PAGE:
Atomic Lit and Quantum Lit – Literature for Facebook and Twitter

I accidentally invented a new literary form the other day: Atomic Lit. (Surely, this has been done before, but I don’t know of it or its name.)

I wanted to write a story that would fit in a Facebook post. That’s 420 characters. And so I wrote the story “The Invention of Night.”

While writing it and trying to fit the title and story into the 420 characters, I had thought about using “1” for “one” and “1st” for “first” to save on character space. However, I thought that was cheating, so I made an additional rule: no abbreviations. You cannot use “1” or “1st” unless it’s grammatically correct to use “1” or “1st.”  There will be no using abbreviations like “w/” for “with,” or “b/c” for “because”, especially the latter because that’s a stupid abbreviation.

So the two rules in full are:

1. You are allowed 420 characters for the story or poem and the title.

2. You  must use the natural word. No abbreviations.

Here’s my first Atomic Lit story.

The Invention of Night

This was in the days of giants, when mountains were molehills. It was a very hot day, & a giant was looking for shade, but the trees were too small. The giant grew angry under the hot sun. He needed a cool spot to rest. The heat got to him. He punched the sky right in the cloud. The sky blacked out & filled with stars. This pleased the giant. Soon he fell asleep under the first cool night sky.

As you can see, I broke rule two twice by using “&” for “and”, but I have long held that the ampersand is a word. You can make your own decision.

Now that I think about it. Rule three.

3. No semicolons.

That’ll also reduce cheating. So use “, and” or “, but” or “, or” instead of the semicolon. You shouldn’t be using semicolons anyway.

You could use this Atomic Lit form to write poems, too. Somehow, I think it works better as prose because of the visible tension for the reader – “How will this story end? There’s not enough room to end.” And the writer gets tension by trying to fit the story into 420 characters. Poetry already has enough tensions, so it doesn’t need this one, but go ahead and do it anyway, if you want.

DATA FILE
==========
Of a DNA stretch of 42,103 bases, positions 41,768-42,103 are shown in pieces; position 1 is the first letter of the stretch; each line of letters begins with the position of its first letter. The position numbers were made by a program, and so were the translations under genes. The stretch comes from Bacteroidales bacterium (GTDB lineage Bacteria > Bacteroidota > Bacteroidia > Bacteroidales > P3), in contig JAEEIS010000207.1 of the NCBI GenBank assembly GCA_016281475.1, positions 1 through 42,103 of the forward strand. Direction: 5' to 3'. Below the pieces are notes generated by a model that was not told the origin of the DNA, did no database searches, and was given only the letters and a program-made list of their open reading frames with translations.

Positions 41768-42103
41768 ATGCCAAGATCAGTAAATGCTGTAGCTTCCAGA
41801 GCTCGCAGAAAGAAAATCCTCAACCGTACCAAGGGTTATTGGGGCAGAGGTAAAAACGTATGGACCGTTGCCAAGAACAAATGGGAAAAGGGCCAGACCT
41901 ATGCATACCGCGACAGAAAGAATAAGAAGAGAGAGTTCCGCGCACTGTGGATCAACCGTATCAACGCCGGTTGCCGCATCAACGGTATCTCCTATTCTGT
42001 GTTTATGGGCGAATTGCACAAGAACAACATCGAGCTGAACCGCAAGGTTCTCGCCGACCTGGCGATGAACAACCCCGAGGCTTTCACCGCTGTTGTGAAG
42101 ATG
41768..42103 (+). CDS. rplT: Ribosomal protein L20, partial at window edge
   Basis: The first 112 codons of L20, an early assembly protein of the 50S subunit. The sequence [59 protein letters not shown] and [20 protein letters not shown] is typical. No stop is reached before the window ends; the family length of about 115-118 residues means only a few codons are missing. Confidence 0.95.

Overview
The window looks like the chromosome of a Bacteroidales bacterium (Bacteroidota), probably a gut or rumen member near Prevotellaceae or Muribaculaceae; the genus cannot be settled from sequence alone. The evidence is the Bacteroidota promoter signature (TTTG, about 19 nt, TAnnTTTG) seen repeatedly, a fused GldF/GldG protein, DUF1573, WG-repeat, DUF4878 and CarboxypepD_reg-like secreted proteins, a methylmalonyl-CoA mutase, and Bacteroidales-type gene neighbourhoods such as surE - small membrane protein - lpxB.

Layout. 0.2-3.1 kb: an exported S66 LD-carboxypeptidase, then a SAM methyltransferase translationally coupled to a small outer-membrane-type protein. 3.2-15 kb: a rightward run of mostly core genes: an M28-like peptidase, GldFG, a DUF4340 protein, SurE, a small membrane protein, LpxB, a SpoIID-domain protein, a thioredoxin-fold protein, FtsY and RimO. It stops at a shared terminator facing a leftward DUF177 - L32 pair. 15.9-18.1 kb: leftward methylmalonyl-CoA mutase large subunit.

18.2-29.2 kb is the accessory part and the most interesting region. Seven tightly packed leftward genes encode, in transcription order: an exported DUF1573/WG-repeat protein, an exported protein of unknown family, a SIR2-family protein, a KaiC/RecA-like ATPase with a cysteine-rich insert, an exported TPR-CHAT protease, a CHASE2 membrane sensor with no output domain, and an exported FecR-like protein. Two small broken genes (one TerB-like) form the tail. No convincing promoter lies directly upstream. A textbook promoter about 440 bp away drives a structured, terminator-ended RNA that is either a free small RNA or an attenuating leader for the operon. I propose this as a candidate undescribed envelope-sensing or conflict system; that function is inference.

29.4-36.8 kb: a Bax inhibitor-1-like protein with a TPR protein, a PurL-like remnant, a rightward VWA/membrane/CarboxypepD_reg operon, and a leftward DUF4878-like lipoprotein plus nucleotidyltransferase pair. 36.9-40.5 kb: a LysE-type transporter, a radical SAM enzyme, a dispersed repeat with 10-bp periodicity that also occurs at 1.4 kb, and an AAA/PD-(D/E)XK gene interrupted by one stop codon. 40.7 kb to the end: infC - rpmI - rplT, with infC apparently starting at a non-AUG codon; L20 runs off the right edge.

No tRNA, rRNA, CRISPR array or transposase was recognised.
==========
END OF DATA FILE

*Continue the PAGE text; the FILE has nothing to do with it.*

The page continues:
I’d like to see a good Atomic Lit story. One that is better than this one, anyway. For me, my first draft, which was far too long, was better than the final Atomic Lit piece above. The first draft had more detail that contributed to the story’s tone, movement, and feel. Plus, it had a good rhythm. A fairy tale-like rhythm. That rhythm is now lost. This current Atomic Lit story  can be expanded so much. I imagine they all can.

For now it’s a good exercise in condensing.

But by writing more of these, you or I can figure out what the new form wants to do and how it can be a successful way to tell a story.

So why Atomic Lit? Because it’s small. It gets down to the constituent parts of writing. If one felt inclined, then one could get into an smaller form, which I’ll call Quantum Lit. That’s a story with the same rule two as above, but rule one is limited to 140 characters. Quantum Lit is for Twitter. Atomic Lit is for Facebook.

And then let’s add Quark Lit. Quark Lit is a story told in six words like Hemingway’s saddest story ever told: “For sale: baby shoes, never worn.” I think this from already exists under another name.

Please share your Atomic Lit, Quantum Lit, and Quark Lit stories in the comments below this blog entry.

Have fun. Allons-y.//

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